Brown: Girlfighting is a powerful force that mirrors and contributes to wider social divisiveness. Girls take in the messages about being a "good" girl, the kind of girl adults seem to want. They don't see any other way to maintain such an image of perfection unless others are imperfect. Constant surveillance of others' flaws and knowing others are judging yours produces anxiety that separates girls and supports their subordination. The intensity with which girls gossip is connected to their own shame of not measuring up to a false but pervasive ideal of the perfect girl. Girls express their hate or disdain for popular girls but they're also envious of them; popular girls use niceness to get to the pedestal, and then often use meanness to stay there. Exclusive cliques and in-groups start in the early grades and can evolve into emotionally violent bullying by adolescent girls, especially in the middle school years. In addition, in the face of betrayal and the relational treachery it fosters, many girls turn to boys as friends. With boys, girls claim that "what you see is what you get." Expressing anger is more acceptable for boys; their fights are open, brief and life goes on. The problem is when girls give up on girls, they lose the transformative power of girls as allies.


How does popular culture reinforce this behavior?

Brown: In lots of ways. A cover story in The New York Times Magazine recently announced that "girls just want to be mean." Advertisements in girls' magazines sell products by appealing to girls' fears of being judged or talked about by other girls. Talk shows, soap operas, sitcoms and feature films have consistently showcased women and girls who fight over boys or most-popular girl status. Reality shows like Who Wants to Marry a Multimillionaire and The Bachelor have as their premise competition among women for the ideal man. Books that depict girls as nasty, catty and mean are so provocative because they relay something both disturbing and familiar. But such caricature is dangerous because fundamentally it conforms to all the old stereotypes we have of girls and women as deceitful, complaining, manipulative, jealous. It's familiar because it's an old story about the essential nature of femininity; girls will be girls, naturally and indirectly mean. Or it's a phase girls go through; this too shall pass. It trivializes girls' aggression. In the past 15 years, I've listened to hundreds of girls talk about their thoughts and feelings, a complex story of growing up in a social and political world without their well-being foremost in mind.


What's the reality?

Brown: Despite the relentless, simplistic public story of "real" boys and "good" girls, both boys' and girls' own lives and experiences are more complicated and nuanced. The problem is, it's this uncomplicated public story that's repeated and supported by the culture, media, storybooks and even well-intentioned parents. From a young age, girls begin an intense competition for their place in the social world. They're quick to learn about power who has it and how to get it by watching those who have it naturally conferred on them. Research suggests girls 3 and 4 already know they need to speak and fight differently if they want to please others. Girls are balancing their strong feelings and the pressure to be nice, good and cooperative. And they practice ways to get under adults' radar, developing relational aggression gossiping, spreading rumors, using controlling behavior in such a way that it looks unintentional. Adults, including teachers, who do see such behavior too often don't take it seriously. But for girls it's very serious and can have long-lasting effects. We underappreciate the power of the seductive and pleasurable rewards open to all girls who conform to sexist expectations, and we grossly underestimate the subtle ways adults produce and perpetuate this culture.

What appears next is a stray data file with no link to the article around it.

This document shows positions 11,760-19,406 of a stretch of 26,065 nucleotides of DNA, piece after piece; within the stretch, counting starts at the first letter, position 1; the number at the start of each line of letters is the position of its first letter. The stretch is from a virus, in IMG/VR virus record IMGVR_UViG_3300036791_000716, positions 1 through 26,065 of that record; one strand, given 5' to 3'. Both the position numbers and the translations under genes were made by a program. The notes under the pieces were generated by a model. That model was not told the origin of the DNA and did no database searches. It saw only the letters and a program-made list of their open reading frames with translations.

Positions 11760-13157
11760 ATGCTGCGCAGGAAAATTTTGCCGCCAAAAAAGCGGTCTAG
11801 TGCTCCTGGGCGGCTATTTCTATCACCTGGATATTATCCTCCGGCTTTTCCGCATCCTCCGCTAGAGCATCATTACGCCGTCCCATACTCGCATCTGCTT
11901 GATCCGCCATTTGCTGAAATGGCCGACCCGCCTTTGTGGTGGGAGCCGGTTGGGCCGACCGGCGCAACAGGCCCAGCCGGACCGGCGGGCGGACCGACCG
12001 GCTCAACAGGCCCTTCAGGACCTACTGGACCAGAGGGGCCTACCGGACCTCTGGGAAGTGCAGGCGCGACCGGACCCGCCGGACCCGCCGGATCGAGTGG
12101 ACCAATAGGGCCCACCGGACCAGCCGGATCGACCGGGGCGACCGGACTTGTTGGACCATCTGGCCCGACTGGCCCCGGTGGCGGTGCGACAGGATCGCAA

What can be done to work against negative forms of girlfighting?

Brown: Adults need to lead by example. Speak out against injustices girls and women incur in society. Use your power to empower girls. We need to encourage girls to be more discriminating in relationships, ridding ourselves of the fiction that girls should be friends with everyone and must win over or change those who are mean to them. It's also not enough to expect girls to work out their problems among themselves. Girls need active guidance in how to stay clear and centered in their anger and disagreement, and they need to be encouraged to bring their strong feelings into public life in constructive ways. They need support for not giving up their convictions to maintain a false harmony. This demands that we as adults speak the truth, and confront our own fears, anxieties and desires to be loved and included at all costs. We need to question the relentless mantra of female perfection and its relationship to narrow views of beauty, and we need to openly contest the commodification of girls' bodies. We can do this by bringing girls together to develop an alternative reality for them. We can help them practice critiquing a culture rife with stereotypes and damaging voices. We need to offer girls legitimate avenues to power so they don't take their rage out on other girls. We need to be engaging them in cross-generational sisterhood, a resistance for liberation. We shouldn't be selling out girls to old stereotypes. We should be joining them in creating a counter-public discourse about girls, about power and possibilities.

by Margaret Nagle
September-October, 2002